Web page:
San José, Costa Rica, since 1956

Spanish Etymologist 3: Poison for elephants

From the print edition

Here are some more to add to your list:

Kate Galante

Kate Galante

Desayuno (breakfast) is formed from des, indicating negation or withdrawal, and ayuno, meaning “fast” in the sense of going without food, which comes from the Latin ieiunum (emptiness). Thus, it means “to stop fasting.”

Dios (God) comes from the Latin word for God, deus, which, as logical as it may seem, does not come from the Greek “Zeus.” Rather, both words come from the Indo-European root dyeu/dyu, meaning “daylight” (the sun) from which then evolved the idea of “being of light,” and from there, “God.”

Esclavo (slave). We tend to think of slaves as dark-skinned, but the surprise here is that the word came from eslavo (Slav), originally from the Greek word sklabos. As it turns out, it was the light-skinned northerners who were slaves to the dark-skinned southerners in ancient times. The first word the Romans used for slaves was servus, but, for a variety of historical factors, the word in use became sclavus. By the Middle Ages, even the popes had slaves of Slavic origin, and the word had stuck.

Jamás (never) comes from the Latin iam magis or jam magis, which means “forever.” Literally, it is ya más (already more), and is another word that came to mean the opposite of its original meaning.

Joder may mean “to bother” in Costa Rica, but its official word of origin, future, means, “to copulate.” This, in turn, comes from either the Indo-European word bhaut (to beat) or the Celtic word bactuere (to penetrate). Though none of these resemble joder, this theory is supported by the similar use of the word foutre in French, fuder in Brazilian Portuguese, fotere in Italian, a fute in Romanian and fotre in Catalan, not to mention the lewd “f” word in English. There is, however, a competing theory: In late medieval times, the third person singular of the Hebrew verb yadah (“to know” in the Biblical sense) was yodeh, very similar to joder. Well, if nothing else, you now know a naughty word in five other languages.

Mulato. The mule (mula) is half horse and half donkey, that is, a half-breed. Thence, regrettably, the word mulato.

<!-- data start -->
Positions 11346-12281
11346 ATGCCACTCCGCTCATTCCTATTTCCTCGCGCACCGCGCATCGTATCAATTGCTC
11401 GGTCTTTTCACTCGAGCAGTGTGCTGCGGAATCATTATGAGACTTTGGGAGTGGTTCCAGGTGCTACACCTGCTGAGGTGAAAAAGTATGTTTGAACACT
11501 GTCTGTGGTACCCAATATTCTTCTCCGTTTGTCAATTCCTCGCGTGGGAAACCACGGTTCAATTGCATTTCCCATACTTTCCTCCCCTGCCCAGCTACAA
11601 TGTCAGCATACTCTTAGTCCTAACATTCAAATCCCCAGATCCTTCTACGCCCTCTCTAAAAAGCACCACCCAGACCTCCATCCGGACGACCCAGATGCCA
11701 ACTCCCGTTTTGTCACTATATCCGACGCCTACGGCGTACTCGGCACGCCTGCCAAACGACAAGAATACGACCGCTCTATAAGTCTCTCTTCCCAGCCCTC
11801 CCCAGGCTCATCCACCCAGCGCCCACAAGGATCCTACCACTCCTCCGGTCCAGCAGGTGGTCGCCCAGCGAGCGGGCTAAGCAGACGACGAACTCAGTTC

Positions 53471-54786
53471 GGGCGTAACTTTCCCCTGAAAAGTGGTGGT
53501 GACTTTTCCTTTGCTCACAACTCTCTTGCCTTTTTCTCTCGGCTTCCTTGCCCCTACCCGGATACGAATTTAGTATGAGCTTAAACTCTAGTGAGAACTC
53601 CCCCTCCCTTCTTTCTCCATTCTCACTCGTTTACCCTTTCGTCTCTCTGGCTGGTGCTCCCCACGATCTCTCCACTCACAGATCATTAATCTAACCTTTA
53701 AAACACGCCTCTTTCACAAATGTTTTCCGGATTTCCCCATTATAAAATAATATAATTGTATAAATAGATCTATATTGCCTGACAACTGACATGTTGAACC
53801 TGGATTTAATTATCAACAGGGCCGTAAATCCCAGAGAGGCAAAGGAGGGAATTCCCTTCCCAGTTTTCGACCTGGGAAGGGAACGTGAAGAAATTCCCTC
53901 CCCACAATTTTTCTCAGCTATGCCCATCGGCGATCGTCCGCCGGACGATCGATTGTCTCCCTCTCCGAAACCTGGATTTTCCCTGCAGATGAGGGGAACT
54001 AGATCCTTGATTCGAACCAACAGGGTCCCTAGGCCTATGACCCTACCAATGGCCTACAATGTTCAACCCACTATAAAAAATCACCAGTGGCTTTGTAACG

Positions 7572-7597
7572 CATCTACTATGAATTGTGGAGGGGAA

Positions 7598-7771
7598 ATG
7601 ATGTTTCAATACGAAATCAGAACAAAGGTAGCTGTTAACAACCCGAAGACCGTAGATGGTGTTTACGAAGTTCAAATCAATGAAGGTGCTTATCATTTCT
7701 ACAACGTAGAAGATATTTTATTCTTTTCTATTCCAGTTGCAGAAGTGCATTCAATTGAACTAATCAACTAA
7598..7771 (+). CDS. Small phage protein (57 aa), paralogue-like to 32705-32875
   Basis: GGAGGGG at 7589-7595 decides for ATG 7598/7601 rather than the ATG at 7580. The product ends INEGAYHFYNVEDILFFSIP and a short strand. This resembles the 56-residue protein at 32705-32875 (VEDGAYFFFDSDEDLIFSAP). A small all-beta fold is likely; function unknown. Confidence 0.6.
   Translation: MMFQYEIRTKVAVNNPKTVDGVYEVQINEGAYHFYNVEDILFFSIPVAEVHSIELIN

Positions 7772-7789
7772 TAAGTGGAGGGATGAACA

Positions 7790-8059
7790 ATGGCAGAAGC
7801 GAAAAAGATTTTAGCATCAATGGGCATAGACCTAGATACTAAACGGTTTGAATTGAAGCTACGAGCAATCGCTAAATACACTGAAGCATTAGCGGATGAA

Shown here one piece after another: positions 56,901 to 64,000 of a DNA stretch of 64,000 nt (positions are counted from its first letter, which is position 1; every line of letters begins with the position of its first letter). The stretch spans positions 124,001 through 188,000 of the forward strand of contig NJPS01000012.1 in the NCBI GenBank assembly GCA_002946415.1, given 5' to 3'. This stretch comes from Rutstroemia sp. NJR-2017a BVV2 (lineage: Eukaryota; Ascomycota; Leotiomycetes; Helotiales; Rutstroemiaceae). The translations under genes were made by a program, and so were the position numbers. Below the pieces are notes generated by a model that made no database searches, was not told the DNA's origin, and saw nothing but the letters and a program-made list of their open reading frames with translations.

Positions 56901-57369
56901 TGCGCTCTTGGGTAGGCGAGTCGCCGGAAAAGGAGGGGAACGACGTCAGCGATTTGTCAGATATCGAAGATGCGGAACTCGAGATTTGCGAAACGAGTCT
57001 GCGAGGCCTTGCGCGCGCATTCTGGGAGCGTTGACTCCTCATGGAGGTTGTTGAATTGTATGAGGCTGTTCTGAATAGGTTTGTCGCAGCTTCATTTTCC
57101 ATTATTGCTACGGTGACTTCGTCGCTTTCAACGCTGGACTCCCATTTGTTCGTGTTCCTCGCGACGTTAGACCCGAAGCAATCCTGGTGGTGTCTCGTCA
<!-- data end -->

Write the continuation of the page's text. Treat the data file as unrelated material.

Murciélago (bat, the animal). The first part of the word comes from the Latin mus and muris (mouse). In the Middle Ages, mur was often used in Spanish to say “mouse.” The second part of the word comes from the Spanish ciego (blind). Thus, a bat is a blind mouse.

Naranja (orange, the fruit) comes from Sanskrit narangah, which is related to “poison for elephants” because, in a Sanskrit legend, an elephant dies of gluttony eating oranges. From there it went through transformations in Persian and Arabic, and moved to naranja in Spanish, with naranjo denominating the tree. Originally, this name referred only to the sour or bitter orange. Later, when various sweet citrus fruits were introduced, the name naranja was applied to them, with the exception of mandarín (because they came from China, like our “tangerine” because they come from Tangiers).

Ojalá (would to God …). The common belief is that ojalá comes from the Arabic in sha’a Allah (if Allah wishes it) or, as is often said in Spanish si Dios quiere (if God wishes it). In fact, it probably grew out of law sha’a Allah (if Allah should want), which, because of the conditional verb and the subjunctive that follows it in Spanish, can be better translated as a desire that at the moment is not real. Thus, the sentence “¡Ojalá fuera verdad!” can be translated as “Would to God it were true.” And please note that even in English we use a subjunctive here.

Piraña comes from the Guaraní pirá (fish) and aña (devil or bad).

Precario (as an adjective, “precarious”; as a noun, “slum”). Costa Ricans refer to those spontaneous, usually squatter developments made of tin and junk wood as precarios precisely because they are precarious. The word comes from the Latin precarius, meaning “that which is obtained through pleas and supplication.” From this also comes plegaria (prayer). Taking it even further back, from the Indo-European prek comes the archaic Latin procus, a suitor who begged and pleaded a woman for her favors.

Pulpería (small corner store where shopping is done over a counter). This is another one of those words about which much has been written and debated. In a previous column, I suggested the word comes from the word pulpa, which can mean “boneless meat” (TT, Jan. 23, 2009). Thus, it could mean “place where meat is sold.” Or that, given the Central American tradition of drinking fruit juices and batidos (smoothies), and before people had blenders, it was more likely it referred to fruit pulp. Hence, it was a “place where fruit pulp is sold.” I also mentioned that some say the word comes from pulpo, or “octopus,” meaning that a pulpería is an “octopus store.” I suggested this was absurd. 

Now I see I was looking at it in the wrong way. Because these small stores in isolated communities had to stock everything – tools, clothing, medicine, food and more – the owner had to have his hands everywhere, like an octopus, and was thus nicknamed a pulpero (octopus man?), and, from there, the store a pulpería. Well, it’s as good as any other theory.

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